|Author:||Peleg, Z. ; Nevo, E. ; Yakir, D. ; Saranga, Y. ; Fahima, T. ; Abbo, S. ; Krugman, T.|
|Book Group Author:||NA|
Wild emmer wheat (Triticum turgidum spp. dicoccoides (Korn.) Thell.), the tetraploid progenitor of cultivated wheat, is a potential source for various agronomical traits, including drought resistance. The objectives of this study were to characterize (1) the genetic diversity for drought resistance in wild emmer wheat, and (2) the relationship between drought responses of the wild emmer germplasm and the ecogeographical parameters of its collection sites. A total of 110 wild emmer accessions consisting of 25 populations and three control durum wheat cultivars were examined under two irrigation regimes, well-watered ('wet') and water-limited ('dry'). Wide genetic diversity was found both between and within the wild emmer populations in most variables under each treatment. A considerable number of the wild emmer accessions exhibited an advantage in productivity (spike and total dry matter) over their cultivated counterparts. Most wild emmer wheat accessions exhibited a greater carbon isotope ratio (delta13C, indicating higher water-use efficiency) under the dry treatment and higher plasticity of delta13C relative to the cultivated controls, which may have contributed to the drought adaptations in the former. The most outstanding drought-tolerance capacity (in term of productivity under the dry treatment and susceptibility indices) was detected in wild emmer populations originated from hot dry locations. The results suggest that wild emmer has the potential to improve drought resistance in cultivated wheat.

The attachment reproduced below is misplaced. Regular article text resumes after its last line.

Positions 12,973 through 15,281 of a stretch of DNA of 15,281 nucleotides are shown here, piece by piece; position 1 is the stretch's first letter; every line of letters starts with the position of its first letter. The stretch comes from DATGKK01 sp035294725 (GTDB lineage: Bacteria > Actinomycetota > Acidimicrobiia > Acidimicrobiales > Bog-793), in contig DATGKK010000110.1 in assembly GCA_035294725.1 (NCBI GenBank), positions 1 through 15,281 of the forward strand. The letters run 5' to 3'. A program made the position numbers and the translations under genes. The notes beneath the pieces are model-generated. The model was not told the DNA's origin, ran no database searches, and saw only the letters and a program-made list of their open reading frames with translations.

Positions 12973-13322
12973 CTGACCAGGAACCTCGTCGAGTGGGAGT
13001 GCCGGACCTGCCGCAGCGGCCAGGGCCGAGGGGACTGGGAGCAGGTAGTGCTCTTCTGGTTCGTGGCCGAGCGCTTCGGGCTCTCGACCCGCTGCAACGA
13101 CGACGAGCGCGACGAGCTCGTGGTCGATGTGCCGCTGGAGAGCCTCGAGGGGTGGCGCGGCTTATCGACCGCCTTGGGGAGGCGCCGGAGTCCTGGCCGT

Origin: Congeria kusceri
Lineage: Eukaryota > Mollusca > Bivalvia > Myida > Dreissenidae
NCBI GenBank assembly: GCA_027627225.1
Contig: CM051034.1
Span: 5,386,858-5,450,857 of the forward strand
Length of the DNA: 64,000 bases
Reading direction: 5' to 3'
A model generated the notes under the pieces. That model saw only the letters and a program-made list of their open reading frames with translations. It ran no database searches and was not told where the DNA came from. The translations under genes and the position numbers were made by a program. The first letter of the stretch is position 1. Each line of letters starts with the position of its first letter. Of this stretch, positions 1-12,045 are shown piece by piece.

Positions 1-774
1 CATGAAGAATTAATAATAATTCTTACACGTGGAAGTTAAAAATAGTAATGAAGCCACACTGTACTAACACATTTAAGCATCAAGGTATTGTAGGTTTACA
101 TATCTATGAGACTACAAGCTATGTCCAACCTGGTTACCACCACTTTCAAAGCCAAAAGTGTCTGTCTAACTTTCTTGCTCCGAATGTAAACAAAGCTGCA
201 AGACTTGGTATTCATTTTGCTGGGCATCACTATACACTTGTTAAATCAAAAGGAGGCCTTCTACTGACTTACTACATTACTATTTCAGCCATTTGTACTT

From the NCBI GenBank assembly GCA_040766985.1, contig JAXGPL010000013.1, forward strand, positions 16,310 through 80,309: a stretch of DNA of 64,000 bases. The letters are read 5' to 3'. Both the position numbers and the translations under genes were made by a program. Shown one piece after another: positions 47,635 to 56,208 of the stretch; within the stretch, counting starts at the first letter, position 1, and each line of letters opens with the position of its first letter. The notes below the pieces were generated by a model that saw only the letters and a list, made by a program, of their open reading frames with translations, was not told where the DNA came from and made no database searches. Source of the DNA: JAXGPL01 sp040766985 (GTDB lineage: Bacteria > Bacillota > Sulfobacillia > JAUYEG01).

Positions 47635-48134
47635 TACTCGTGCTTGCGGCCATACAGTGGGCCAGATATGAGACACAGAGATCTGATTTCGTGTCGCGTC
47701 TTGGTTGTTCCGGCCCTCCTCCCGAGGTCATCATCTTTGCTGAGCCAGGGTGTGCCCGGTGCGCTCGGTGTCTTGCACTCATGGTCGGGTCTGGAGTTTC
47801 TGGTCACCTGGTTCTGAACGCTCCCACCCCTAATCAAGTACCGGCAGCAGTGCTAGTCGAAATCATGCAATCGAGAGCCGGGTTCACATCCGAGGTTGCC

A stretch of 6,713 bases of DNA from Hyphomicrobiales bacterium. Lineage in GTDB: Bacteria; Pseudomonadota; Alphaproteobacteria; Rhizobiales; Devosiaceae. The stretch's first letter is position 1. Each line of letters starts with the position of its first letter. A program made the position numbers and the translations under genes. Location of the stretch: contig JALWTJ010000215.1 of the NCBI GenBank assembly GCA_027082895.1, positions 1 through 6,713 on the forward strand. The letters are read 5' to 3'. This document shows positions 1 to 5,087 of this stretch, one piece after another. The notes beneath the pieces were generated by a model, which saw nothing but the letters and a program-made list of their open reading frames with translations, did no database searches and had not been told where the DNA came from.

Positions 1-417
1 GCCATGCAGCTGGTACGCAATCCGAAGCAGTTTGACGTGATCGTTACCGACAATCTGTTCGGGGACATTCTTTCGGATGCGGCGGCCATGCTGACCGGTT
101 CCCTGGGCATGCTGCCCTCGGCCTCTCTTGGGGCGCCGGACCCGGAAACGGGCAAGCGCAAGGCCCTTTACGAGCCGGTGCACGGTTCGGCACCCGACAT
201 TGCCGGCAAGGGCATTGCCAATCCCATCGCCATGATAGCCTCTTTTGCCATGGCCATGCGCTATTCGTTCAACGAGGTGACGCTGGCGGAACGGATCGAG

|Pages:||176 - 191|
|Journal:||Plant, cell and environment|
water stress, irrigated conditions, plant stress,geographical variation, plant ecology, provenance, wheat, Triticumturgidum subsp. dicoccoides, genetic variation, drought tolerance, plantresponse, Israel